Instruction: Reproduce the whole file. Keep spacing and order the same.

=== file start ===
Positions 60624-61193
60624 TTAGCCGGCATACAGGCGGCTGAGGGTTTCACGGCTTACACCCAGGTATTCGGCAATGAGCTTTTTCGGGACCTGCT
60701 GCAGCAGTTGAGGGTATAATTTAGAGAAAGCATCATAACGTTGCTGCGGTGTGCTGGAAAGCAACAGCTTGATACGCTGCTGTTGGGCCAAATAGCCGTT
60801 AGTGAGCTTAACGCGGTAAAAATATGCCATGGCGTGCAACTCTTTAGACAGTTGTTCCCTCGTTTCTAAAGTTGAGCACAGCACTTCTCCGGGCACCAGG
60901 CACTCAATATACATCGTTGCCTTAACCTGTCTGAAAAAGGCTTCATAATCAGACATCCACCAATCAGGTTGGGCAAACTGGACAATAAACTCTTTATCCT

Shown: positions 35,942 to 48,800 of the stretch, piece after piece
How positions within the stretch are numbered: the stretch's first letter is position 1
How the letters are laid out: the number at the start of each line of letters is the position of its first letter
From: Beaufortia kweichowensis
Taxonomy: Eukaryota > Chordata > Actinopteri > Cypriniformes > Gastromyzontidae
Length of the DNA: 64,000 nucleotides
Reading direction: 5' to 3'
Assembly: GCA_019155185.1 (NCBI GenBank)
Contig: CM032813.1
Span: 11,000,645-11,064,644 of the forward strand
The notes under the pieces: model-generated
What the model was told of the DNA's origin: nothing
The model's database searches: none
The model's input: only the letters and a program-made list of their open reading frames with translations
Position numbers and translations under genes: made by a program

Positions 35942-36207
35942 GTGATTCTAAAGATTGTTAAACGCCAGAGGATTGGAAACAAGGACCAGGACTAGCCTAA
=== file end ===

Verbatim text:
Positions 60624-61193
60624 TTAGCCGGCATACAGGCGGCTGAGGGTTTCACGGCTTACACCCAGGTATTCGGCAATGAGCTTTTTCGGGACCTGCT
60701 GCAGCAGTTGAGGGTATAATTTAGAGAAAGCATCATAACGTTGCTGCGGTGTGCTGGAAAGCAACAGCTTGATACGCTGCTGTTGGGCCAAATAGCCGTT
60801 AGTGAGCTTAACGCGGTAAAAATATGCCATGGCGTGCAACTCTTTAGACAGTTGTTCCCTCGTTTCTAAAGTTGAGCACAGCACTTCTCCGGGCACCAGG
60901 CACTCAATATACATCGTTGCCTTAACCTGTCTGAAAAAGGCTTCATAATCAGACATCCACCAATCAGGTTGGGCAAACTGGACAATAAACTCTTTATCCT

Shown: positions 35,942 to 48,800 of the stretch, piece after piece
How positions within the stretch are numbered: the stretch's first letter is position 1
How the letters are laid out: the number at the start of each line of letters is the position of its first letter
From: Beaufortia kweichowensis
Taxonomy: Eukaryota > Chordata > Actinopteri > Cypriniformes > Gastromyzontidae
Length of the DNA: 64,000 nucleotides
Reading direction: 5' to 3'
Assembly: GCA_019155185.1 (NCBI GenBank)
Contig: CM032813.1
Span: 11,000,645-11,064,644 of the forward strand
The notes under the pieces: model-generated
What the model was told of the DNA's origin: nothing
The model's database searches: none
The model's input: only the letters and a program-made list of their open reading frames with translations
Position numbers and translations under genes: made by a program

Positions 35942-36207
35942 GTGATTCTAAAGATTGTTAAACGCCAGAGGATTGGAAACAAGGACCAGGACTAGCCTAA